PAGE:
Confiteria Lion D’Or
AUSSIES CALL IT a steak sambo. Uruguayans call it a chivito. Except we’re not just talking about a minute steak between two bits of white bread. The chivito ($12) is Scotch fillet, bacon, ham, grilled onions, grilled red capsicum, fried egg, tomato, lettuce and mayo all jammed into a glazed, soft bread roll. Try and get all that into your gob without making a mess.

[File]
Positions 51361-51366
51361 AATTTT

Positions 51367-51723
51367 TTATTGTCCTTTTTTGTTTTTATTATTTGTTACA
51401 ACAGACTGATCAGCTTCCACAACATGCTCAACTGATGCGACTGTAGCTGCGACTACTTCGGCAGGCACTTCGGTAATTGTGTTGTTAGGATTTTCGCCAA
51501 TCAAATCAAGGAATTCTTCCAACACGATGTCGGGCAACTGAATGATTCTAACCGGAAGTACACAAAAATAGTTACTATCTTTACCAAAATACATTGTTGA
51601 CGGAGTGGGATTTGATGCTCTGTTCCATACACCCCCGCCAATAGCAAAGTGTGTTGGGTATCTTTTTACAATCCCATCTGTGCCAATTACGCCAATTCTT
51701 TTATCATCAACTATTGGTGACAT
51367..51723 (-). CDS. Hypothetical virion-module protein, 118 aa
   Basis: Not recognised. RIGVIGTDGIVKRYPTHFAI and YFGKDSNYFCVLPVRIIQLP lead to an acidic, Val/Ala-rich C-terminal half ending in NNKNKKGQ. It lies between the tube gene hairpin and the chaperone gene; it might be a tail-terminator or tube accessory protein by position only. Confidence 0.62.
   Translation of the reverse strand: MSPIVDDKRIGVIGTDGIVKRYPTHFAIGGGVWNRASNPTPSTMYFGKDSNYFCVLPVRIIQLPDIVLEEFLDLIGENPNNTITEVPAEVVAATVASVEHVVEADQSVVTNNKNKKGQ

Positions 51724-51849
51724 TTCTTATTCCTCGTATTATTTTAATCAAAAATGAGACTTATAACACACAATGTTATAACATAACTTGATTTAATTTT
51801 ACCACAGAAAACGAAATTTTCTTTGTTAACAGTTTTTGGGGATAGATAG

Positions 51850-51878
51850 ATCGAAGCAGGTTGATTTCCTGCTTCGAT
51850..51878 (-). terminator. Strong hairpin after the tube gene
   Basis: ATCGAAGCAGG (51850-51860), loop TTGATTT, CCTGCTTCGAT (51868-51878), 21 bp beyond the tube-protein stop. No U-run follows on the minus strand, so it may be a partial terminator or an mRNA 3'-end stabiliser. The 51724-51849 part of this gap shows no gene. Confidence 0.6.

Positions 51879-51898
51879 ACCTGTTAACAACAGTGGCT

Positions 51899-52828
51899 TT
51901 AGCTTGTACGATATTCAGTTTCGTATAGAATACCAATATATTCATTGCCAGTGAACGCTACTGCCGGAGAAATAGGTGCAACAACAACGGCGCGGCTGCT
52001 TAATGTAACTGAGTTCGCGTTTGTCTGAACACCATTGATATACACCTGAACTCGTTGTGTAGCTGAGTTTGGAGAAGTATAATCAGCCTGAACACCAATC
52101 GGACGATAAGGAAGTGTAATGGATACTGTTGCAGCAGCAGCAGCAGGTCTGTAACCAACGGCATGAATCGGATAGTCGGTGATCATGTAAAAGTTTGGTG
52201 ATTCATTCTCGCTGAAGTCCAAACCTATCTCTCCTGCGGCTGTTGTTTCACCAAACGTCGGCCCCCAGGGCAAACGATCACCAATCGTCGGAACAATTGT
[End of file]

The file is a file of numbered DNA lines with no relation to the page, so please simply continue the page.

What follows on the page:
Homesick Uruguayans flock to Lion D’Or in Carramar for a taste of home. It’s a simple eat-in bakery café stocked with breads and sweets out the front. A small kitchen in the back sends out hot meals for cheap. The Milanesa ($11) is another Uruguayan classic, a veal schnitzel in a bun with lettuce, tomato and mayo. Order the plate version ($18) of either to swap out the bun for a pile of chips and a set of cutlery. And the chacarero ($11) is worth a look-in – a steak sandwich variation that adds green beans to the standard lettuce, tomato and mayo combo. Empanadas come in both Chilean and Uruguayan versions. The latter has a softer pastry and omits the cumin. Make sure you save room for dessert. Bizcochos are a national pastime: little pastries eaten for breakfast, afternoon tea and snacks in-between. They range from savoury – like the cruasán which looks and tastes like a cousin of the French croissant – to sweet, filled or covered in dulce de leche, quince paste, custard cream or crystallised sugar. Bizcochos are what you bring when you meet up with friends and family; at $1.20 each, there’s no excuse not to bring a whole bagful. Oh, and there’s one last thing you’ll want to take home. The rosca de chicharrones is a bread loaf studded with pork crackling. Seriously. Take. My. Money. Helen Yee